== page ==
- Organising resources: Managers organise by coordinating the optimal use of physical and financial resources – and human capital – to achieve business objectives. Practically speaking, they identify activities to be accomplished, assign activities to teams or individual employees and set task and project parameters. They then oversee the implementation, monitor progress and trouble-shoot when necessary.
- Employing and growing talent: When a business is short-handed, the workload can overwhelm employees and compromise the company’s ability to meet customer needs. Managers play an essential role in identifying key positions and ensuring the right employee occupies each role. Once the ideal team is mobilised, effective managers are able to develop talent, identify those ready for promotion, as well as recognise and reward employees for work well done.
- Leading the team: Directing activities is a key function of leading, which requires managers to do more than simply marshal resources and give orders. It entails guiding and motivating employees in their day-to-day work to achieve the business’s goals and objectives. This requires the ability to communicate effectively, both up and down the organisation.
- Controlling the ship: Beyond supervising of employees and their work, control involves measuring the company’s achievement against established objectives and goals and then being able to implement a corrective course of action if need be. Controlling can also relate to navigating day-to-day situations such as upping production to meet a deadline or quality controlling a particular job to ensure customer satisfaction
Managing people beyond the 9-to-5
Traditionally, a people manager’s role may have been described as ensuring that every employee delivers as much value as possible for the organisation. Today, it is understood that employers have a duty of care to their employees, meaning that they should take steps to promote the health, safety and wellbeing of their employees – inside and outside of work. The more work and personal lives integrate; the more people are looking to gain a sense of purpose through their work. The less an employer creates this sense of purpose, the more likely it is employees will move on. Managers play a pivotal role in facilitating the forging of deeper employee-relationships, a strong sense of community and purpose-driven work.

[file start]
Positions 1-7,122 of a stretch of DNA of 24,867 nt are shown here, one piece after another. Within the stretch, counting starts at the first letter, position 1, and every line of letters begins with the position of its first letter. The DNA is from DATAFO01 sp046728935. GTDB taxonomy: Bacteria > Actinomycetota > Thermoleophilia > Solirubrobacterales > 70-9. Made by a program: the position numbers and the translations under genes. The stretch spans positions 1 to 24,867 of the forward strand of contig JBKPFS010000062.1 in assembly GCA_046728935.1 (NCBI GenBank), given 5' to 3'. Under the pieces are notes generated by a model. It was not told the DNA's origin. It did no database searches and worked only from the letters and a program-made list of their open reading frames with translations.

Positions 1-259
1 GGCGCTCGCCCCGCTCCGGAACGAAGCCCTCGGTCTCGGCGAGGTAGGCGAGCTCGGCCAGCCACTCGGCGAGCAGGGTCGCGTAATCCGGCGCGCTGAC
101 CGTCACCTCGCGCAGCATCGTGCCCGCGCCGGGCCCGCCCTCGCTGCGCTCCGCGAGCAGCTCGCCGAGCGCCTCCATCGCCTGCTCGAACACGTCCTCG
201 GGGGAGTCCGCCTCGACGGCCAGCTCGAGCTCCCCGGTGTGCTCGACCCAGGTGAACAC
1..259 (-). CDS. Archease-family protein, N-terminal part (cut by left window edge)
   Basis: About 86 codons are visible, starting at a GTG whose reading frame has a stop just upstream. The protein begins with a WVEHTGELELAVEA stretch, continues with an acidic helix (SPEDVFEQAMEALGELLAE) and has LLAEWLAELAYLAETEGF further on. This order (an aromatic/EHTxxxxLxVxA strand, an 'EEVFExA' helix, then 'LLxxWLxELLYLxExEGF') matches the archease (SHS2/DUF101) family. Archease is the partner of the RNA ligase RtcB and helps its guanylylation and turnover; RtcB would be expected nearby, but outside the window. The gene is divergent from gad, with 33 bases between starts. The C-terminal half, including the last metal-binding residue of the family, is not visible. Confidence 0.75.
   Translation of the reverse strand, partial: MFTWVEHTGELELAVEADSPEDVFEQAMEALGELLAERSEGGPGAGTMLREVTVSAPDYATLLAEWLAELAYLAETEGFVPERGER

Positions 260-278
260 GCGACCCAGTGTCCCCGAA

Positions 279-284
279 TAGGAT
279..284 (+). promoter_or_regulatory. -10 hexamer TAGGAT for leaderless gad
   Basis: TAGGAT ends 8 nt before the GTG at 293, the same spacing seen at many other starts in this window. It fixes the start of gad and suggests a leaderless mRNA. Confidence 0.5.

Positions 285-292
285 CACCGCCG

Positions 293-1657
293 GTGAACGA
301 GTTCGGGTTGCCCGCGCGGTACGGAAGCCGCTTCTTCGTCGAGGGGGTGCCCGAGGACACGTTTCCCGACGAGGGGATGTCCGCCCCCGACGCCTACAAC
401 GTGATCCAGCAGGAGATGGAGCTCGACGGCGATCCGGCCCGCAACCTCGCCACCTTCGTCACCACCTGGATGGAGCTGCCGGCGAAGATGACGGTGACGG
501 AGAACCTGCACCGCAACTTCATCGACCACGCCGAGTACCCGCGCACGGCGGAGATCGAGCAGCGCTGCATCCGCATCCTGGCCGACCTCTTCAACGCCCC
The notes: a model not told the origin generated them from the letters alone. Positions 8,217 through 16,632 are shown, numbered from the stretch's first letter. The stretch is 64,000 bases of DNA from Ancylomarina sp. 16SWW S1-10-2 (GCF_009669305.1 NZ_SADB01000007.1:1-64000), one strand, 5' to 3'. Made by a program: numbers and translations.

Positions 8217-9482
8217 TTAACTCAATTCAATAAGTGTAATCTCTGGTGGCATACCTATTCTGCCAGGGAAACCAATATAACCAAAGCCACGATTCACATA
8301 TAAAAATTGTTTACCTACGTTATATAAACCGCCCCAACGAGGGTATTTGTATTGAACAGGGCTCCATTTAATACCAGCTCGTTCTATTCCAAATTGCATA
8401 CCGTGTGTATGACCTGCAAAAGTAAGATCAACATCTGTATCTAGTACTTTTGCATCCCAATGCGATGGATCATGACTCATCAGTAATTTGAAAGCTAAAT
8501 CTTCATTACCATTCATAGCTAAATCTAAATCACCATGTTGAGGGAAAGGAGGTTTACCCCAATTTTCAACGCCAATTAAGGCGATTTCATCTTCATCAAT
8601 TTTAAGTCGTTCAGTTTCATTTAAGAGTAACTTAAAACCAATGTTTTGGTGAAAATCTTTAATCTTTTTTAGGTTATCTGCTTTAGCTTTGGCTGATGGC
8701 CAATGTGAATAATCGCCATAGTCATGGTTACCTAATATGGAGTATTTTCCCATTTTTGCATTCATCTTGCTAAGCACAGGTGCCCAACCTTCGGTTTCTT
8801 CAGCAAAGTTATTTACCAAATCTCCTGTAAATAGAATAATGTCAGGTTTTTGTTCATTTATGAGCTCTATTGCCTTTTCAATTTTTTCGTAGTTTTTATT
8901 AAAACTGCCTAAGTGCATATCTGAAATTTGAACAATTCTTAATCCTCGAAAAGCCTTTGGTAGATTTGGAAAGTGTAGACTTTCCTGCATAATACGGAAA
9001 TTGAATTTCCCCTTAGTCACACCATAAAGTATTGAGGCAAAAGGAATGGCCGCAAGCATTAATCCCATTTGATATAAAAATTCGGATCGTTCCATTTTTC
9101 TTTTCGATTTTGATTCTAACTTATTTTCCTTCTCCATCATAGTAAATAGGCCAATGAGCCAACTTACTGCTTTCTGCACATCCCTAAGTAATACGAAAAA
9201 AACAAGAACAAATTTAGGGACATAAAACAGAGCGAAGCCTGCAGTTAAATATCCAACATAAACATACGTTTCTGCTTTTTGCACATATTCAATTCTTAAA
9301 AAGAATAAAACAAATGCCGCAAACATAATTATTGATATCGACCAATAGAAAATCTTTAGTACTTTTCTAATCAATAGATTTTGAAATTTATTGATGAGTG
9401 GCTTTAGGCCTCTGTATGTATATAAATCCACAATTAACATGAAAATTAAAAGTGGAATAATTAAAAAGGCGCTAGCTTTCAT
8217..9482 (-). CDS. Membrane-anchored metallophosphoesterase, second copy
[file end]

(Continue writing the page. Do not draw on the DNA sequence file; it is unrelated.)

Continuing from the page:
Here are ten aspects of people management within today’s workplace:
- Acting as a two-way communication bridge between employees and upper-level management – and as the point person for other departments
- Providing the team and its members with direction and a sense of purpose
- Setting group and individual goals based on knowledge of each person in the team
- Maintaining stability for the team members through regular check-ins and ongoing feedback
- Encouraging teamwork by promoting communication channels between team members
- Motivating and engaging employees through recognition and reward
- Ensuring that each employee receives appropriate training and development
- Providing a psychologically safe work environment that is conducive to mental wellbeing – and educating the team about company health and wellness resources
- Upholding accountability when it comes to adhering to team and personal boundaries, and treating colleagues with respect
- Advocating on behalf of their team to secure necessary resources and support